The crowd ate these singles up but became significantly more polite when the band (along with their unnamed DJ and her responsibly headphone-wearing baby) tried out pleasant and catchy newer songs like “Love Me Tinder” and “All Of The Feels”. These cuts from the meme-era may not have elicited the same reaction as their YTV Hit-List staples, but the band deftly reeled the crowd back in for the ending one-two. With the surprisingly empowering and inclusive “Be As” (introduced by the band: “we wrote this twenty years ago, but it still means a lot to us!”) and the house-disco of you“Sucks to Be You”, Prozzäk closed out the set and left the crowd bobbing their heads like Simon’s floaty cranium.
After another short interlude from our Music Video Guardian Angel (bringing “How Bizarre” together with “This Is How We Do It” for a chef’s kiss of medley about describing things), Scandinavia’s AQUA arrived onstage with a very Queen-like into to “Back from Mars” and Søren Rasted’s disco-keys. Vocalists Lene Nystrøm and René Dif don’t seem to have lost much energy over the last twenty years, bringing the otherwise frequently artificial sounds of Eurodance to life with a full band and backup singers.
They didn’t have to do much to bring the sweaty crowd to life either, who was already more excited to see AQUA than I ever expected an audience could be – and who definitely didn’t need Dif’s repeated instructions to know when it was time to “put your fuckin hands up!” I, however, crave structure and guidance, so I appreciated that my hands were in Dif’s hands as he gyrated around in his sequined deep-v and baggy pants. On her end, Nystrøm’s voice sounded fantastic, bubbling through mandatory fun like “Happy Boys” and “Barbie Girl” before really letting loose, Gaga-style, on slower and more unfamiliar anthems like “Playmate to Jesus”.
The band seemed genuinely humbled and excited to be there, taking a break to explain how at the start of the tour, they’d never imagined that they’d get a reception like this. The crowd gave the love back in equal amounts, following the band out of music video mainstays like “Dr. Jones” into more unfamiliar territory like the chunky arpeggiator and momentary metal guitar of “Turn Back Time” or the almost E-Street shuffle take on “Cartoon Heroes”. Deeper cut “Back To The 80s” was a centerpiece of these collective good vibes, with Dif bringing some of the best-dressed fans (ft. a blue jumpsuit/red bee-hive combo, and a t-shirt with the campaign-ready slogan “AQUA MADE ME GAY”) up on stage to party.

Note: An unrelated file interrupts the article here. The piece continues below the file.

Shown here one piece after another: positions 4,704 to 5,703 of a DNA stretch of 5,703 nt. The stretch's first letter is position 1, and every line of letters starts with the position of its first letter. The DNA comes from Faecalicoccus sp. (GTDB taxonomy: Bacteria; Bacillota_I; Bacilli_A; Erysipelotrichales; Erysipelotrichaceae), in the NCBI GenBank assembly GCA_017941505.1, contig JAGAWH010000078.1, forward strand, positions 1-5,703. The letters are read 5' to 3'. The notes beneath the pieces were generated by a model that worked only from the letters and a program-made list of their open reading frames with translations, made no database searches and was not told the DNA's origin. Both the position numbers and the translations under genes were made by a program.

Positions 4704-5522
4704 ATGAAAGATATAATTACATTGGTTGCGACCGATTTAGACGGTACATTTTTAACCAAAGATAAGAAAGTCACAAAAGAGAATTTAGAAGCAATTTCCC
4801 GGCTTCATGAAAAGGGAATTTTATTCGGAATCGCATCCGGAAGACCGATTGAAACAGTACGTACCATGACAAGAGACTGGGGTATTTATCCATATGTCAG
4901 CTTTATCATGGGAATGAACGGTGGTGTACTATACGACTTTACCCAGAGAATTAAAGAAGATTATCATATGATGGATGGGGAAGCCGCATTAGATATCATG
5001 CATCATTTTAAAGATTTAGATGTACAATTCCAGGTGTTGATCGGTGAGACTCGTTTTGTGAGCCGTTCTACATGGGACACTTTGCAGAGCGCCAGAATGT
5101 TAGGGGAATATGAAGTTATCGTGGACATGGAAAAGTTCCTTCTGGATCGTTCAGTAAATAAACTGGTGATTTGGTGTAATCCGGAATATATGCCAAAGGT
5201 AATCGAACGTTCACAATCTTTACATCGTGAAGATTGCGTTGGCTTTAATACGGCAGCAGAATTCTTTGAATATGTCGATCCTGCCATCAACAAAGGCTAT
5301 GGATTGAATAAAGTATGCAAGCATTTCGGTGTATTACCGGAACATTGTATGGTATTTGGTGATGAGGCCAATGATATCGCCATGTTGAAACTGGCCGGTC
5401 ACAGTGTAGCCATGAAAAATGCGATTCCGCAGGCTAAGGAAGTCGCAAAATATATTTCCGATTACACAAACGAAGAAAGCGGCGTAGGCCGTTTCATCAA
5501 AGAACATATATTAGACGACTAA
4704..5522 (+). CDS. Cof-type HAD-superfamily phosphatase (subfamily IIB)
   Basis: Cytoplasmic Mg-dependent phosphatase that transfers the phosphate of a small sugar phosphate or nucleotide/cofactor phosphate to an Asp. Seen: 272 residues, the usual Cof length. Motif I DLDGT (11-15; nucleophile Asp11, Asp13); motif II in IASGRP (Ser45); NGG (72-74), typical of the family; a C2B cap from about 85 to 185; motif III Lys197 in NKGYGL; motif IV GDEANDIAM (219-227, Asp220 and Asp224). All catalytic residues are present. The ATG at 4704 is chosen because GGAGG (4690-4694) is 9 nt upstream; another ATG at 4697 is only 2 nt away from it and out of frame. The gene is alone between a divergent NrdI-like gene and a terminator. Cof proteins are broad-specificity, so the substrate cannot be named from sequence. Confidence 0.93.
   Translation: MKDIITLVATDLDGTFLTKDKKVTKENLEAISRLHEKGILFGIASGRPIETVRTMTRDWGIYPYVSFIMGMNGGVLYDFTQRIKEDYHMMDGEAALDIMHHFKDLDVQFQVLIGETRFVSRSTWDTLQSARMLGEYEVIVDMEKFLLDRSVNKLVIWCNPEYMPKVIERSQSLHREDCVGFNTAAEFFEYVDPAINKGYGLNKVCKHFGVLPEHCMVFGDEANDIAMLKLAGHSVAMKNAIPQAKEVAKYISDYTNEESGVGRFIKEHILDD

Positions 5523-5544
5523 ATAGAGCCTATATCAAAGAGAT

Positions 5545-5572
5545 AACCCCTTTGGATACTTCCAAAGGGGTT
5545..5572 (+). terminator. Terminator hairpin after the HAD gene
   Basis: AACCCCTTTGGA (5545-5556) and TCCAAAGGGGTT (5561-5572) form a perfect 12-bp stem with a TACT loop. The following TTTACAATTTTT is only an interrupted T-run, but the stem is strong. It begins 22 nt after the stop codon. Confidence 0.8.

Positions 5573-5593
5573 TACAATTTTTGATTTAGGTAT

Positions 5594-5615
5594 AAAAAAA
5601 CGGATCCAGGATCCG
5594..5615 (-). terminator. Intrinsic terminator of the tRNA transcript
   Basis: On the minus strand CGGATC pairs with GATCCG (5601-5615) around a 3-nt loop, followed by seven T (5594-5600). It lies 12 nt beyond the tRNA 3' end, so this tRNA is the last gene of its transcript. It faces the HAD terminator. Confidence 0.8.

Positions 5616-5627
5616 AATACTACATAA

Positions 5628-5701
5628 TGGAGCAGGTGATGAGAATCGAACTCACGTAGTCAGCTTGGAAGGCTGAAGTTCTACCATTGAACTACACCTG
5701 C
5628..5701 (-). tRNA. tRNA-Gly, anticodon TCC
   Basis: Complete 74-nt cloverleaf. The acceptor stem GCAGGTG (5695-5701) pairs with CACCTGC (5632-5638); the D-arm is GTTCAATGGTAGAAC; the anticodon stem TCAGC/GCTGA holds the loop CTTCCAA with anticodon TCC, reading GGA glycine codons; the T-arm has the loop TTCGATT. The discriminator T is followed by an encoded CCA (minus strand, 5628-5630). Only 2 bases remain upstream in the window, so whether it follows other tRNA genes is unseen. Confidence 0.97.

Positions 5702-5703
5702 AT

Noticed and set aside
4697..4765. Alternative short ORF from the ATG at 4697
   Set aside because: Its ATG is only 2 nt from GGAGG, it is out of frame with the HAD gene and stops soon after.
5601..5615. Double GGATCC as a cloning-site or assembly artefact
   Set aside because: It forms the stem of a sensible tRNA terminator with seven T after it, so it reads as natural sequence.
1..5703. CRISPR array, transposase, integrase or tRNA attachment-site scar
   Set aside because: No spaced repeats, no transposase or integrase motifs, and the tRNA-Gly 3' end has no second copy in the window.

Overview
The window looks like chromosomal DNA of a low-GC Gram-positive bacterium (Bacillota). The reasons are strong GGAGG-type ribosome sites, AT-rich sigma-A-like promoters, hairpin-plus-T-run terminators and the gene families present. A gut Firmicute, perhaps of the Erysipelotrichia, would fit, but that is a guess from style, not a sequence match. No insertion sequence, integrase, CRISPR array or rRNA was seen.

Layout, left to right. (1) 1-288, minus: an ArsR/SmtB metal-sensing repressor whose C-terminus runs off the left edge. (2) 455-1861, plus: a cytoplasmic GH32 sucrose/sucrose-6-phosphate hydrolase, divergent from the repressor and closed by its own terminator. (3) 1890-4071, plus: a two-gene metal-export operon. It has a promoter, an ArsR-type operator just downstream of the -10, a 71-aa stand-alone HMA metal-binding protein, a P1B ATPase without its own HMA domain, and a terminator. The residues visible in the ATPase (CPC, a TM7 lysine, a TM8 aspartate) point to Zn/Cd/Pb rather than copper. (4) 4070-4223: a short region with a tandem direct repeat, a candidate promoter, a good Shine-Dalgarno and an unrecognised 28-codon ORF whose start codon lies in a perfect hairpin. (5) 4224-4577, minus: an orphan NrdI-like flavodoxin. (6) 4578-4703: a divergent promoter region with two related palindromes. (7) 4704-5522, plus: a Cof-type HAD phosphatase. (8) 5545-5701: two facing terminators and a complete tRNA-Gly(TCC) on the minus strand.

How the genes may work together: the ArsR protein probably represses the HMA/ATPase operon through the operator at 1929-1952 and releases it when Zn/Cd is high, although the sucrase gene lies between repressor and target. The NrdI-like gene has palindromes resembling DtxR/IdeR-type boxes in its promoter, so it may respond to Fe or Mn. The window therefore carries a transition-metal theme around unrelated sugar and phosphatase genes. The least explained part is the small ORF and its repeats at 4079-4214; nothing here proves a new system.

While Dif enthusiastically promised during the set that the band was prepared to play “OVERTIME” for their fans, AQUA wrapped up around 10:40 with the infectiously glitchy “Roses Are Red”. That’s pretty early for a show with no encore, but maybe this is overtime in Denmark – and maybe this is just overtime for AQUA’s repertoire of songs. Even so, the entire program gave fans their full dose of infectious pop, lights, and music videos. Hopefully, as well, with at least enough nostalgia to relive the warm feeling of dancing to their CRT televisions in their Starter jackets and scrunchies.
Much Video Dance Setlist One:
MMMBop – Hanson
All-Star – Smash Mouth
Tubthumping – Chumbawamba
I’ll Be There For You (Friends Theme) – The Rembrandts
Mambo No. 5 – Lou Bega
Everybody (Backstreet’s Back) – The Backstreet Boys
Wannabe – Spice Girls
Saturday Night – Whigfield
Blue – Eiffel 65
Fresh Prince of Bel-Air – DJ Jazzy Jeff & the Fresh Prince
Jump Around – House of Pain
All The Small Things – Blink 182
I’m Too Sexy – Right Said Fred
I Want It That Way – The Backstreet Boys
Get Down – B4-4
Groove Is In The Heart – Deee-Lite
Love Me Tinder
All of the Feels
Feed the Night
I Like to Watch (Milo’s Night Out)
Love Fools Anonymous
Sucks to Be You
Much Video Dance Setlist Two:
Gonna Make You Sweat (Everybody Dance Now) – C+C Music Factory
Baby Got Back – Sir Mix-a-Lot
What Is Love – Haddaway
How Bizarre – OMC
This Is How We Do It – Montell Jordan
S Club Party – S Club 7
Be Faithful – Fatman Scoop
Song 2 – Blur
Back From Mars
Around the World
Happy Boys & Girls
My Oh My
Playmate to Jesus
My Mamma Said
Good Morning Sunshine
Turn Back Time
Back to the 80’s
Roses Are Red
Review – Dan CorberShare this :